Peng and the team further sought to understand the underlying basis of the morphologies of PSLs, which they found in topological properties associated with the geometry of metal spheres. For example, the excitation of the incident electromagnetic field induced currents in metal structures, mainly localized in a thin surface layer of the structures. The study outcomes established a direct link between the topology of optical structures and topological properties of optical near-fields, applicable for arbitrary metal structures with smooth geometric surfaces and small skin depth. The emergence of polarization singularities was further protected by the topology of the structures; therefore, their properties were robust against continued variations of the geometric structures.

Topological near fields generated by topological structures
V points due to mirror symmetry. (A) V1 point due to the crossing of two C lines with Ipl = +1/2. (B) V2 point due to crossing of two C lines with Ipl = −1/2. The blue (red) color of the polarization ellipses corresponds to negative (positive) spin. The colors on the xz mirror plane at the V points show Arg(Ψ). The pink arrows in (A) and (B) denote the polarization major axes on a self-mirror symmetric loop, showing a double-twist Möbius strip. The yellow arrows show the directions of the C lines. Credit: Science Advances (2022). DOI: 10.1126/sciadv.abq0910

Topology and mirror symmetry vs. topology and generalized rotational symmetry

The scientists noted how the polarization singularities further evolved as they extended away from the surface of the structures to merge, bifurcate and transition in the three-dimensional space. The team examined topological transitions of polarization singularities and further examined the properties of polarization singularities by discussing the combined effects of mirror symmetry and topology.

The study outcomes emphasized the significance of spatial symmetry to engender the topologically complex polarization configurations that could not stably exist in non-symmetry. The researchers noted how the higher order polarization singularities and polarization singularity lines were typically unstable without symmetry protection to transform into the lowest order under perturbations.

Topological near fields generated by topological structures
Higher-order C lines due to generalized rotational symmetry. (A and B) Higher-order C lines with index Ipl = +1 generated by a sphere and a torus, respectively. (C and D) Higher-order C lines generated by a torus nexus with C4 rotational symmetry. The torus nexus is removed in (D) to enable a clear view of the internal structures of the C lines. The green circles mark the four C points with Ipl = −1 on the surface of the torus nexus. The other C points off the center axis has index Ipl = −1/2 (blue) and Ipl = +1/2 (red). The inset shows a zoom-in of the center C lines, where the yellow arrows show the directions of the C lines. (E and F) Polarization ellipses and Arg(Ψ) for the C point at the center of the torus nexus and the C point marked by the leftmost green circle in (D), respectively. Credit: Science Advances (2022). DOI: 10.1126/sciadv.abq0910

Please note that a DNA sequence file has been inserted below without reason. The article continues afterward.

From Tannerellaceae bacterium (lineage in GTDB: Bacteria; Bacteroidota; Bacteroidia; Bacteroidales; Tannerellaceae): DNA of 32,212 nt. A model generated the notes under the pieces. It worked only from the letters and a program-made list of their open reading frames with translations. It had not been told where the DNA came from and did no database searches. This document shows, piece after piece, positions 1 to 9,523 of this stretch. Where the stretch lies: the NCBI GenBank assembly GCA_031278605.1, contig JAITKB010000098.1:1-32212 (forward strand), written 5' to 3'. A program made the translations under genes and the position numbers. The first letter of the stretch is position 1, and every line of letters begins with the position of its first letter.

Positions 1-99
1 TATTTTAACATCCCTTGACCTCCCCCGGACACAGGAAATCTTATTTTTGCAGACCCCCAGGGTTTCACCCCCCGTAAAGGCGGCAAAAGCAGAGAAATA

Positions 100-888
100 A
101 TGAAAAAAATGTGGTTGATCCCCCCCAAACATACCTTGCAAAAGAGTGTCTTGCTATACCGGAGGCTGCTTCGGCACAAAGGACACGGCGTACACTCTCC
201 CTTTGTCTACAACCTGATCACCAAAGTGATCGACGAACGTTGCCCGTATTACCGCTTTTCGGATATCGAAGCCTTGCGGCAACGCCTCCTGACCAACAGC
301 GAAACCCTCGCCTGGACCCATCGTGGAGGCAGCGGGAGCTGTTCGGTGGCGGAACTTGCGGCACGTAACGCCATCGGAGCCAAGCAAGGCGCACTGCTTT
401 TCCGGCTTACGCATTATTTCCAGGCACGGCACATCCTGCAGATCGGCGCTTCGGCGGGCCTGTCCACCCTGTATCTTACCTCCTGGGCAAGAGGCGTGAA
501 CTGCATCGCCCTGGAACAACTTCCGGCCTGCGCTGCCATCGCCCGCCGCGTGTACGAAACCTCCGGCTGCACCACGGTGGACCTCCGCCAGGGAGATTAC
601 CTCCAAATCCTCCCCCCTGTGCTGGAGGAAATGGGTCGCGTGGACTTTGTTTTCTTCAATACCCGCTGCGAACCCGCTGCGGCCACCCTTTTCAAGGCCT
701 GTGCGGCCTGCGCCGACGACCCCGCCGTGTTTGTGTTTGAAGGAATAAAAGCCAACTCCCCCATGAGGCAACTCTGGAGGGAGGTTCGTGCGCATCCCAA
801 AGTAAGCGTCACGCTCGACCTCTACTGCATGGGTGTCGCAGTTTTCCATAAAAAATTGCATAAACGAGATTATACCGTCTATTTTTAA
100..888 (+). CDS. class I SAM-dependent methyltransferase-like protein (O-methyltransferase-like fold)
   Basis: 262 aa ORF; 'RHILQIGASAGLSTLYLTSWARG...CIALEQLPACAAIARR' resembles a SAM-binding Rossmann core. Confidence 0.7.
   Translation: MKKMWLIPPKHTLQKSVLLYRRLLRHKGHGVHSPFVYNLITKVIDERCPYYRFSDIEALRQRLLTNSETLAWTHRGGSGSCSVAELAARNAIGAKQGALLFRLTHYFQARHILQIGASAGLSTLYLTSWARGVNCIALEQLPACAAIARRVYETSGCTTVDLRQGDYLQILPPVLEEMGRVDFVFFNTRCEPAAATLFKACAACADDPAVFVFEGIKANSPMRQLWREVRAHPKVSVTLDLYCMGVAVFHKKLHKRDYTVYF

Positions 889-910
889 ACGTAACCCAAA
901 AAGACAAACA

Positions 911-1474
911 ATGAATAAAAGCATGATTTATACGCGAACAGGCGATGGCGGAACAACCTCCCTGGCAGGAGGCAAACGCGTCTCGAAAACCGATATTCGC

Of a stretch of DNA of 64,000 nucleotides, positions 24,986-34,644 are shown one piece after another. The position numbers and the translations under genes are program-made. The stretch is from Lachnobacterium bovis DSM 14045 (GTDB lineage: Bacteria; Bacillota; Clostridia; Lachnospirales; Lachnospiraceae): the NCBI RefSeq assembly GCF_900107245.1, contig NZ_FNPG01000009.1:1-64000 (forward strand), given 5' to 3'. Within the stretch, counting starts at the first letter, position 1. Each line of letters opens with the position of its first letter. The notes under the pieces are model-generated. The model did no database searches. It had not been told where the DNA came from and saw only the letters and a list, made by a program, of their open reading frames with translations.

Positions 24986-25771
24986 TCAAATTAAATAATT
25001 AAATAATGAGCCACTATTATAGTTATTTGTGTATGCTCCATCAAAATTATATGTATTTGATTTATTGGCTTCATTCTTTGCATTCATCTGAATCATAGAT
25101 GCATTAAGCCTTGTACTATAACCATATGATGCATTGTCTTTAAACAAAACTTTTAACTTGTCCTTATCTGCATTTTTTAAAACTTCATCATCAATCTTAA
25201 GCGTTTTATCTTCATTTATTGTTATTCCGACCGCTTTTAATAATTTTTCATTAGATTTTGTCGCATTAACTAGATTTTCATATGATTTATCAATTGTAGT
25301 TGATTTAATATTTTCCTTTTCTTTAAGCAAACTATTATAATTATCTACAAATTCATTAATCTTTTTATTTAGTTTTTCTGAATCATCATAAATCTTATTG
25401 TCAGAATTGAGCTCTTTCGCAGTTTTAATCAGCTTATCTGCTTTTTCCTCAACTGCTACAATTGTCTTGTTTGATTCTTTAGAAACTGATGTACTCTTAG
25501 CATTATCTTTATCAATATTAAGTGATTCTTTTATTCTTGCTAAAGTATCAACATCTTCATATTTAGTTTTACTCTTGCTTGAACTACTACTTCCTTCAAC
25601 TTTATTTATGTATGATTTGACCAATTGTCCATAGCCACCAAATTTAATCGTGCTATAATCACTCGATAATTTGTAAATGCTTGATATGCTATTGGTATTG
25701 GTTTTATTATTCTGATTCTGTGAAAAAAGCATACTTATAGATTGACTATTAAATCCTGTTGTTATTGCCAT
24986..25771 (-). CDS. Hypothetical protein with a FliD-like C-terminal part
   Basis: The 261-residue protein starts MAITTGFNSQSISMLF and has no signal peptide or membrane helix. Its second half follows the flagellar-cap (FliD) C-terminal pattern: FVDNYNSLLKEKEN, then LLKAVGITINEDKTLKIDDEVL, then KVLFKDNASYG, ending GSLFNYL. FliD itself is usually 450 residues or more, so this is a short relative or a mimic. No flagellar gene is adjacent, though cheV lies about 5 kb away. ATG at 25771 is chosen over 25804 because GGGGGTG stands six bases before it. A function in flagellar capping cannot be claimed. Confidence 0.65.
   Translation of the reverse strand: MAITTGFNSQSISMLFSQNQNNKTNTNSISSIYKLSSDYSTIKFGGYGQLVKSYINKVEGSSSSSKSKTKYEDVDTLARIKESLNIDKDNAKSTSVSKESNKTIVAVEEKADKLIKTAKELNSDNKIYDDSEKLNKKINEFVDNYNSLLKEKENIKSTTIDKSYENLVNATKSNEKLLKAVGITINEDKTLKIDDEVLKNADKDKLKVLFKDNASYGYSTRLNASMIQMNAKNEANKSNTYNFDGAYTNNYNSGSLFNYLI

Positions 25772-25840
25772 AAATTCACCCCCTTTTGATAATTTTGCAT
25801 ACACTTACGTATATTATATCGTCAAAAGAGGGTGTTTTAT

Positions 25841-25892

Outlook

In this way, Jie Peng and colleagues showed a direct relationship between the topology of metal structures and magnetic polarization singularity lines in the near-field. The study highlighted exotic topological properties of optical polarization fields that are irrelevant to the specific material or geometry of optical structures. The outcomes are connected to polarization singularities as well as topological symmetry of structures and non-Hermitian physics.

The study opens new opportunities for fundamental explorations in discerning chiral counterparts for sensing applications in chiral and topological photonics. The team envision extending these outcomes to classical wave systems, including sound waves and water surface waves.

More information: Jie Peng et al, Topological near fields generated by topological structures, Science Advances (2022). DOI: 10.1126/sciadv.abq0910

Danica Sugic et al, Particle-like topologies in light, Nature Communications (2021). DOI: 10.1038/s41467-021-26171-5